June 6, 2008
Billion Muslims and West Want Dialogue, Coexistence
Dalia Mogahed & Ahmed Younis
The Gallup Organization — a world leader in global opinion research — has recently self-funded a World Poll which gathers opinion data in the areas of leadership, law and order, food/shelter, work, economics, health, well-being, citizen engagement from the peoples of 130 countries.
The World Poll gathers opinions around the world annually following Gallup’s guiding principles of independence and integrity.
The Coexist Foundation, a UK-registered charity, has a mission to promote better understanding between members of the Abrahamic faiths and also their relations with other religions and the secular world through education, dialogue and research.
As part of the World Poll, Gallup gathers data from the Muslim World and the West about people’s beliefs about education, religion, culture and democracy.
The Coexist Foundation has developed a not-for-profit relationship with the Gallup Organization. Together, these two entities share the belief that the accurate collection and dissemination of this data to key opinion leaders will lead to a better understanding between people of different faiths and cultures and consequently better relations.
Gallup and the Coexist Foundation will be pursuing collaborating partners in order to advance the facilitation and dissemination of this information. The first of these collaborating partners is the Coexistence Trust, a UK-based organization of parliamentarians, whose mission is to provide senior Muslim and Jewish political leaders with information to combat Islamophobia and anti-Semitism, worldwide.
Can Conflict Be Avoided?
How do Muslims around the world view relations between the West and the Muslim world? Do they see cooperation or conflict? Where there are problems, who do they think is at fault? Are they optimistic or pessimistic about the future?
Though majority of Muslim populations around the world have a great deal of pessimism about the state of the relationship, they also believe that violent conflict between the West and the Muslim world can be avoided. Though many Muslims believe the West does not respect them, they still believe greater interaction with the West is more a benefit than a threat. Americans and Canadians also believe greater interaction with the Muslim world is a benefit. Though both sides wish for better relations, both sides lack trust in the other’s good intentions.
Palestinians are among the most likely to say Muslim-West relations are worsening, reflecting the acute conflicts currently raging in the Palestinian territories and underscoring the importance of their resolution to the state of the dialogue.
With tensions between Iran and the United States intensifying, one might expect the Iranian public to be among the most pessimistic about the future of Muslim-West relations. It is therefore worth noting the relative ambivalence among the Iranian public on this question. Iranians may be drawing a distinction between disliked US policies directed at their country and the overall state of the Muslim-West relationship, especially because some US actions in the region are considered positive by many Iranians. Hostile to Saddam Hussein’s regime, Iranians have held less negative opinions of the invasion of Iraq than have residents of other Muslim majority countries, for example.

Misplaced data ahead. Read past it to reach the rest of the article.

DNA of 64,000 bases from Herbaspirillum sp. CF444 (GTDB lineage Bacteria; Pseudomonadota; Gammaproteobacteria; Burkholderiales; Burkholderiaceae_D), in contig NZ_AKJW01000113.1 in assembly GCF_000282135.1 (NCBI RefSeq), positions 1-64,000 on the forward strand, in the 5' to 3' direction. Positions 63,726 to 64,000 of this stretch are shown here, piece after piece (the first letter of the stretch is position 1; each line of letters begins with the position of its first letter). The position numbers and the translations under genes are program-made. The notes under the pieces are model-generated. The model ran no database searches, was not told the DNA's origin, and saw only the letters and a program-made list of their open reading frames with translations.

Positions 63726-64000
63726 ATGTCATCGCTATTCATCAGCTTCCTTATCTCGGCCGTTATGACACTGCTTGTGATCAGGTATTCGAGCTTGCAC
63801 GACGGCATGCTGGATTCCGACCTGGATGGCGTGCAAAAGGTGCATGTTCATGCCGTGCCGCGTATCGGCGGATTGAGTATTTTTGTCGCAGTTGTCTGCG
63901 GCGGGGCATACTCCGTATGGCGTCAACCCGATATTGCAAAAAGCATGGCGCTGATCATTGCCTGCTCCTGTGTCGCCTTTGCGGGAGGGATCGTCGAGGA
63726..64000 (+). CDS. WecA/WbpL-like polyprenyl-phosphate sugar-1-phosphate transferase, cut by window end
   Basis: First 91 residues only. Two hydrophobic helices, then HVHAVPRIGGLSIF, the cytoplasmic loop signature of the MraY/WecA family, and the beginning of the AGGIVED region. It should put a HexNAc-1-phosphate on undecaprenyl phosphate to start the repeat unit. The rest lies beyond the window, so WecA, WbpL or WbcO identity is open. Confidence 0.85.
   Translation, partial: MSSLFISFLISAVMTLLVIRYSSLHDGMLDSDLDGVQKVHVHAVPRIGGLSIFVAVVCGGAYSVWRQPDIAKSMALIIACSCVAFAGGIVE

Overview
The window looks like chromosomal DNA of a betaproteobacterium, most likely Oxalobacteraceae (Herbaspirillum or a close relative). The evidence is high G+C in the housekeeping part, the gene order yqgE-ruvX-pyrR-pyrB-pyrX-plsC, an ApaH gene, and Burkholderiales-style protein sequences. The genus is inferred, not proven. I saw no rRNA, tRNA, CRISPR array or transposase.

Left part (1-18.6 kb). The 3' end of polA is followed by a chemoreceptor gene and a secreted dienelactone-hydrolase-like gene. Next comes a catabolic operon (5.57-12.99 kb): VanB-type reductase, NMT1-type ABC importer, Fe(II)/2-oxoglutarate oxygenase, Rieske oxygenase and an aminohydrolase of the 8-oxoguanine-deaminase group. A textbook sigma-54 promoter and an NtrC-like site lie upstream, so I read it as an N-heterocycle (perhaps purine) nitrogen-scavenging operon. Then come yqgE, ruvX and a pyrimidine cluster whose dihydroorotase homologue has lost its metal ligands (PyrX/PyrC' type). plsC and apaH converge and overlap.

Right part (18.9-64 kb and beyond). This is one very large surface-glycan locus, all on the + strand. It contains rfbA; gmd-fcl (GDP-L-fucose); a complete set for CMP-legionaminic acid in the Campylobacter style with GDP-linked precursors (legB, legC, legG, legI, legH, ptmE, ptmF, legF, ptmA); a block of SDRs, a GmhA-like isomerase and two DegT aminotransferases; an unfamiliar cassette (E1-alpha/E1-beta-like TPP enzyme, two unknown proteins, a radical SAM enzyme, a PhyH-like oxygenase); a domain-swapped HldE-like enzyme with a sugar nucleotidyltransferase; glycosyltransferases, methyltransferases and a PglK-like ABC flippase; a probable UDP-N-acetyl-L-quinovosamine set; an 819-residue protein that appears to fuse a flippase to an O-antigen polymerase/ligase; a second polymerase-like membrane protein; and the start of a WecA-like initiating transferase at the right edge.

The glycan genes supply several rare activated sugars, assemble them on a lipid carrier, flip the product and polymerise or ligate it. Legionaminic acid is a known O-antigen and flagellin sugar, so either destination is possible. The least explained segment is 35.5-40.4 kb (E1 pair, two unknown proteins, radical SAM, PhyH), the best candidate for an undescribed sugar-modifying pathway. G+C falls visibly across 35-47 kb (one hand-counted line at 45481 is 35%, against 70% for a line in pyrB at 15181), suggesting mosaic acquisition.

Moreover, Iran’s relatively favorable trade relationship with some European nations may make Iranians less prone to regarding the United States as a proxy for the West. The majority of Iranians also believe that tension between the West and the Muslim world is due to political, not underlying cultural or religious factors, which may make them less pessimistic than one might expect about Muslim-West relations as a whole.
The Reality-Perception Gap
Among both Muslim majority and non-Muslim majority nations, the proportion that say they think the “other side” is committed to better relations rarely rises above a minority. However, majority of residents in nations around the world say that better interaction between the Muslim and Western worlds is important to them.
Three in four US residents say the Muslim world is not committed to improving relations with the West; an identical percentage of Palestinians attribute the same apathy to the West. At least half of respondents in Italy (58 percent), Denmark (52 percent) and Spain (50 percent) agree that the Muslim world is not committed to improving relations.
Israelis represent a notable exception; almost two-thirds (64 percent) believe the Muslim world is committed to improvement.
Among the majority-Muslim nations surveyed, we see roughly the same pattern; majorities in every Middle Eastern country studied believe the West is not committed to better relations with the Muslim world, while respondents in majority-Muslim Asian countries are about evenly split.
Despite low levels of confidence in the commitment of those on the “other side,” majority in most nations surveyed in both the Muslim and Western worlds say that the quality of interactions between the two is important to them. In some Western countries, including Denmark, the United States, Belgium, Italy, Canada and Spain, and Israel, the percentage who say the issue is important to them is even higher than the percentage who give the Western world credit for commitment to improved relations.
In other words, some respondents believe their personal level of concern is higher than that of their own leadership, not to mention the leadership of the “other side.”
In the Middle East, Iranians are most likely to say the interaction between the West and the Muslim world is important, at 70 percent, followed by Turks at 64 percent. The US-imposed sanctions, as well as the threat of a US-led attack, make better relations with the West a vital priority for Iranians. Turkey’s geographic and economic ties with Europe, as well as its bid for EU membership, make improving relations an imperative there as well.
The implication is that residents in these countries are most likely to see potential for positive or negative change in their individual and regional realities stemming from the actions and policies of the West.
Though most Muslims say the Muslim world respects the West, many of them feel that the West does not respect the Muslim world.
In 2005, Gallup asked residents of several Muslim majority countries to explain in their own words what the West could do to improve relations with the Muslim world. The most frequent response, from countries as different as Turkey and Saudi Arabia, can be summed up with this statement: “Show greater respect for Islam and stop regarding Muslims as inferior.”